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Six days ago, law enforcement officers told the congressional community that officials had arrested a suspect in connection with a ricin-laced letter mailed to Sen. Roger Wicker, R-Miss.
Capitol Police Chief Kim Dine and Senate Sergeant-at-Arms Terrance Gainer both praised in-house investigators and officers, who they said did the brunt of the work in identifying and apprehending Paul Kevin Curtis of Corinth, Miss.
And the U.S. Attorney’s Office for the Northern District of Mississippi said in a statement, “The public should be assured that the threat of danger has been averted.”
They might have spoken too soon.
On Tuesday, Curtis was released from custody and the U.S. attorney overseeing the case moved to dismiss the case against him.
In statement outside the courthouse, Curtis said, “I’d like to thank Sen. Wicker for his kind words about me in the press and I have always felt he was a good and honest man.” Wicker had previously hired Curtis in his capacity as an Elvis impersonator.
Federal agents now have a new suspect in J. Everett Dutschke, a Tupelo, Miss., resident and taekwondo studio proprietor who has faced previous allegations of child molestation and who once ran for a seat in the Mississippi House on the Republican ticket.
Curtis’ attorneys argue that Dutschke might have framed their client. The two have an adversarial relationship, sources say. And, it would explain why Lee County Judge Sadie Holland was targeted with a contaminated letter along with Wicker and President Barack Obama; she is the mother of state Democratic Rep. D. Stephen Holland, whom Dutschke challenged in 2007.
The bewildering turn of events suggests that some other perpetrator has been at large for nearly a week. The news that a credible suspect had been caught had a great deal of effect in settling rattled nerves on Capitol Hill last week.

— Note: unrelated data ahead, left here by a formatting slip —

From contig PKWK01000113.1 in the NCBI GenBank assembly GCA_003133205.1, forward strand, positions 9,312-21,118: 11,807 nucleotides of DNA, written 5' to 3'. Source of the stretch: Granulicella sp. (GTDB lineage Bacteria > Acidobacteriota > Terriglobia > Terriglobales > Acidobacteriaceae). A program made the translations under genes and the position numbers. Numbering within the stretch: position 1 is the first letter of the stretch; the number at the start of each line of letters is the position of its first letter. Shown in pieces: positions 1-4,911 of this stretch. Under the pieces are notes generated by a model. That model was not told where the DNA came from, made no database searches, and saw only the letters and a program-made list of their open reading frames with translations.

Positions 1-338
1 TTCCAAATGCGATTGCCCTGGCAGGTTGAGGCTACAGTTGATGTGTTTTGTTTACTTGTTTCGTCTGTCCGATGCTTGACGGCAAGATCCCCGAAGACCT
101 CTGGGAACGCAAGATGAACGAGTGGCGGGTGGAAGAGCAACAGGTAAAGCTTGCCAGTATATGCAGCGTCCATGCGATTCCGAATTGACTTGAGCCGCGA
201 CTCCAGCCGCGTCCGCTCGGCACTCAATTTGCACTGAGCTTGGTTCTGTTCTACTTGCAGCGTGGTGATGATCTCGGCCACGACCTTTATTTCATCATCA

Capitol Police spokesman Shennell Antrobus declined to comment, as the investigation is ongoing. Gainer told CQ Roll Call on Tuesday afternoon that Curtis’ release didn’t change the fact that members, staffers and visitors are still safe.
“Our Capitol community should be aware that all mail is being screened, as it was when our mail technicians intercepted the first letter before it ever reach[ed] the Senator,” Gainer wrote in an email. “They should not feel at risk, we have their backs.”
Whether news of Curtis’ release at all contradicts or undercuts the “mission accomplished” sentiment of statements late last week, Gainer said this wasn’t out of the ordinary.
“In the criminal justice system, as I have experienced over these 45 years in law enforcement, an arrestee is eligible for bail, including one’s own recognizance after charging. I believe that is the case here,” Gainer said earlier in the day, before Curtis was effectively cleared. “At this point, I am not privy to the prosecutorial strategy. The investigation is continuing, again a normal process even when an arrest is made.”
The contaminated letters were discovered in the days immediately following the Boston Marathon bombings. Only later was it revealed that they were postmarked on April 8, making the timing of their arrival a sheer coincidence.
But fears that the ricin mailings could possibly be linked to the Boston attacks were enough to put an already anxious Washington over the edge, particularly when other suspicious packages arrived at members’ offices last week.
One might imagine there would be anger and frustration that the investigation, which one appeared as good as closed, is now ongoing.
In the meantime, Wicker was still being trailed by a security detail.
“I’ve been told not to comment,” Wicker said.